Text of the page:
The therapeutic properties of compounds isolated from plants and their incorporation into controlled release systems offer an important strategy for developing drugs with intelligent properties. In the literature, the immunomodulatory effects of PEG microspheres adsorbed with M. charantia on blood phagocytes suggest that this system may be useful for the delivery of a variety of therapeutic plants. The system was also shown to provide additional protection against infections in hyperglycemic individuals [19]. In this study, we evaluated the effects on viscosity of M. charantia associated with PEG microspheres. The PEG microspheres did not change the profile or average viscosity of hyperglycemic whole blood, suggesting that these microspheres do not act directly on the blood in these individuals. However, treatment with a nanofraction extract of M. charantia adsorbed to PEG microspheres was associated with a significant reduction in the viscosity of hyperglycemic whole blood.

The development of plant-based drugs in nanoscale doses presents a number of advantages, including enhancements of solubility and bioavailability, protection from toxicity, enhancement of pharmacological activity, enhancement of stability, improving tissue macrophage distribution, sustained delivery, and protection from physical and chemical degradation [45]. High glucose levels impair a series of physiological processes, including blood viscosity. Here, adsorption of M. charantia to PEG microspheres was effective; the system increased the effects of the extract of M. charantia, with a significant reduction of blood viscosity in diabetic patients, to reach values similar to normoglycemic individuals.

The clinical potential for the use of PEG microsphere adsorbed with M. charantia [25] and other plants [23, 24] has been reported. Studies show that the adsorption of plants to the PEG microsphere, independent of blood glucose levels, is able to exert immunostimulatory effects on blood cells, activating prooxidative mechanisms as well as the functional activity of these cells. This study is the first to demonstrate the effects of plant-adsorbed polymer systems on blood viscosity. The extract of M. charantia may be related to the structural and functional recovery of cells deficient in blood tissue, which may improve the flow characteristics, as glycemic control, especially when the vehicle is PEG microspheres.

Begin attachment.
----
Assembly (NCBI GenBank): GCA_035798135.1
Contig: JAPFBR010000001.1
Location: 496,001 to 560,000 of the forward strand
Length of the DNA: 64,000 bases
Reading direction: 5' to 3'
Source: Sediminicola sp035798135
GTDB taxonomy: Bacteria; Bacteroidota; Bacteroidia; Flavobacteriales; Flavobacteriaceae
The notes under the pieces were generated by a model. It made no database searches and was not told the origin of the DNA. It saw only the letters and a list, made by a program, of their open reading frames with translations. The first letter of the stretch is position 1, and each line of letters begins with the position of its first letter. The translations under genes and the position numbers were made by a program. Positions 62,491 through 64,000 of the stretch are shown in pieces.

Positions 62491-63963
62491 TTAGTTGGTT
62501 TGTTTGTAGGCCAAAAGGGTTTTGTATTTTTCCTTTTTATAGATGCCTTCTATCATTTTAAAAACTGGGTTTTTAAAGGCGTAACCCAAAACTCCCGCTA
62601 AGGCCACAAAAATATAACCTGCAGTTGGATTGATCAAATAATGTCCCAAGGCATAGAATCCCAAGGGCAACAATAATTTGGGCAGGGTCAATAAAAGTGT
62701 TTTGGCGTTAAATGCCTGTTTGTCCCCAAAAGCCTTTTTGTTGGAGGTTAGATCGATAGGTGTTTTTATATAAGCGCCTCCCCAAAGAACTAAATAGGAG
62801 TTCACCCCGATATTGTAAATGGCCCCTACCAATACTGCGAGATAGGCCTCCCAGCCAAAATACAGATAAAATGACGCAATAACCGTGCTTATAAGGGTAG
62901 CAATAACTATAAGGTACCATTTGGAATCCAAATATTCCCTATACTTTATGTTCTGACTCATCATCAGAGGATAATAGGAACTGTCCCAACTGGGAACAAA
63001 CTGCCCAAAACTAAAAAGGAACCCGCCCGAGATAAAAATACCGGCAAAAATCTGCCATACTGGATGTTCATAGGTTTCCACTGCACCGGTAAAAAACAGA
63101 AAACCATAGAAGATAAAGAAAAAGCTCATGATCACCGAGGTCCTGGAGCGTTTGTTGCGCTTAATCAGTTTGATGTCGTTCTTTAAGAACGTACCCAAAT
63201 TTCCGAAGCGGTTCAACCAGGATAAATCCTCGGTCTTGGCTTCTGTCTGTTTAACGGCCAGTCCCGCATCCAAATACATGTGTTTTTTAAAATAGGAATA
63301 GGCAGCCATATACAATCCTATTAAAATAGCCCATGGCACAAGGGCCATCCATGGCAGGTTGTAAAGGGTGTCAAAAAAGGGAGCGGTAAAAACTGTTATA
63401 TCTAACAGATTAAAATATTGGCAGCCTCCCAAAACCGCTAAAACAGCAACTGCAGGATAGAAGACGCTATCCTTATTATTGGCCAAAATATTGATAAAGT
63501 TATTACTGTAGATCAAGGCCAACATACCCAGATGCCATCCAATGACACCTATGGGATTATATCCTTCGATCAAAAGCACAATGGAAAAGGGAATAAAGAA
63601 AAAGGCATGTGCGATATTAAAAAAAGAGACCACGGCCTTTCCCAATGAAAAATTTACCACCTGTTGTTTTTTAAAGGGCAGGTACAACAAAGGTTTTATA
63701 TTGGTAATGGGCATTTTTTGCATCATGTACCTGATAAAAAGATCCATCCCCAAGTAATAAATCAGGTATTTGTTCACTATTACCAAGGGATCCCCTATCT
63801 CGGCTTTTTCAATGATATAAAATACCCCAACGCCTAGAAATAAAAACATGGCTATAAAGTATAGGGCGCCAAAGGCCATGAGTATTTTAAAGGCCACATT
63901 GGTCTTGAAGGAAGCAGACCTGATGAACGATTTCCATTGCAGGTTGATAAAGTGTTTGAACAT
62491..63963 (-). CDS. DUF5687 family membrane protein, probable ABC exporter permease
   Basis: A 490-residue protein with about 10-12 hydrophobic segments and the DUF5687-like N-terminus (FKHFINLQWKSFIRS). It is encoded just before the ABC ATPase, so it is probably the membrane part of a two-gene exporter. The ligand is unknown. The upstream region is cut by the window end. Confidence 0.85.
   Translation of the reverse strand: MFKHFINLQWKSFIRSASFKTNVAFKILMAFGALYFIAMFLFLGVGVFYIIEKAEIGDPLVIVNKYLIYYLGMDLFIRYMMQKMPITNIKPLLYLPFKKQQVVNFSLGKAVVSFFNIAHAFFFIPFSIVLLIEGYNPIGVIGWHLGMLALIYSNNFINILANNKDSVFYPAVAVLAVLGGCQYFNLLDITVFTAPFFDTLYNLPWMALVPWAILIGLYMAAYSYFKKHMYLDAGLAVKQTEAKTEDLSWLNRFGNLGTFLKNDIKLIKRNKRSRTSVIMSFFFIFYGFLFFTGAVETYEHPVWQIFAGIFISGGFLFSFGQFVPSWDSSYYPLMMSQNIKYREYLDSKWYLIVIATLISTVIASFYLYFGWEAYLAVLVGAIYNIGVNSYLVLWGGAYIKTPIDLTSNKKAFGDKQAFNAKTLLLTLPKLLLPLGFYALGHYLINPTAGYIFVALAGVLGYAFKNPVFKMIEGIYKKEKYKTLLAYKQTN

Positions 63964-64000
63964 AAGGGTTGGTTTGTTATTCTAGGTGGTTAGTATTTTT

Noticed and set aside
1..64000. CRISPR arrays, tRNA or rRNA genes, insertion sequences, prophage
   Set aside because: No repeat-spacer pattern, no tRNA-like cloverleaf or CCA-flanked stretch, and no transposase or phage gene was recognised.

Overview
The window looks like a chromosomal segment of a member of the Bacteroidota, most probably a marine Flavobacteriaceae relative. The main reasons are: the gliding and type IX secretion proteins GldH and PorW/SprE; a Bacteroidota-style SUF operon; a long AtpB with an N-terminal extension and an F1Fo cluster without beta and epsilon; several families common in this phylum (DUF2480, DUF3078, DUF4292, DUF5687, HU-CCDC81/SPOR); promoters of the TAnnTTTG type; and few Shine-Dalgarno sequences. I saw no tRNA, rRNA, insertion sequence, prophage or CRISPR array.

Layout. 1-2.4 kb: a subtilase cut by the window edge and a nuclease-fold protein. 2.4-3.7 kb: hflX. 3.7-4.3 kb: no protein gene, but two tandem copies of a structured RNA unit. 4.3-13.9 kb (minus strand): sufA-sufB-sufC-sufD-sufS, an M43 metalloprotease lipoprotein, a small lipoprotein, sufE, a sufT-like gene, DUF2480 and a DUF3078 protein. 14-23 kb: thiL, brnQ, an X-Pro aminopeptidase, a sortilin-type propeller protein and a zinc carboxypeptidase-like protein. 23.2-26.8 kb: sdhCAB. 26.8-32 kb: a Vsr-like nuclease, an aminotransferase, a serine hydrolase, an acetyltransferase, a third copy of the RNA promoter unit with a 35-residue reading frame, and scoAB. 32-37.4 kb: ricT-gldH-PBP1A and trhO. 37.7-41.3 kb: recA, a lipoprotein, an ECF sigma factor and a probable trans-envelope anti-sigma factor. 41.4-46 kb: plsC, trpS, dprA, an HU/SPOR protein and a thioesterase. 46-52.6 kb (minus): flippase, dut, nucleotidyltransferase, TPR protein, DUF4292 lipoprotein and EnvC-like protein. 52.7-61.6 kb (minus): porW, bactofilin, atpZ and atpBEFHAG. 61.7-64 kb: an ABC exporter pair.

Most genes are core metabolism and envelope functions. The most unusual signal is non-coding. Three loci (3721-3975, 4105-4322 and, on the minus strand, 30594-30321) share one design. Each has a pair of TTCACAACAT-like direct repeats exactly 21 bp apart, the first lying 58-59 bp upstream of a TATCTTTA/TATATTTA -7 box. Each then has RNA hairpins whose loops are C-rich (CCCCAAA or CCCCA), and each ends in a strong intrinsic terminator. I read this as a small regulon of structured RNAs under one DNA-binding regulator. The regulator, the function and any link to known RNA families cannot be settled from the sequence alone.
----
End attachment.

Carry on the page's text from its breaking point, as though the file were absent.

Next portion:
The literature also reports that, in addition to diabetes, rheological parameters are used in cardiovascular research, with value for the detection of patients who are prone to cardiovascular disease, monitoring women at risk of pre-eclampsia, assessing hydration status in patients prior to undergoing surgery or catheterization, and monitoring blood viscosity at low temperatures such as in bypass surgery. In addition, its use will facilitate the development of new drugs able to specifically reduce whole blood viscosity by influencing factors such as red blood cell deformability [45].

5. Conclusion

These data suggest that the effects of diabetes on the viscosity of the blood should be considered. The use of nanofraction extracts of M. charantia and its adsorption on PEG microspheres may represent an alternative for the control and treatment of blood disorders in diabetic patients.

Conflict of Interests

The authors declare no conflict of interests and nonfinancial competing interests.

Acknowledgments

This research received Grants from Fundação de Amparo à Pesquisa de Mato Grosso (FAPEMAT no. 299032/2010), Conselho Nacional de Pesquisa (CNPq), and Coordenação de Aperfeiçoamento de Pessoal de Nível Superior, CAPES, Brazil.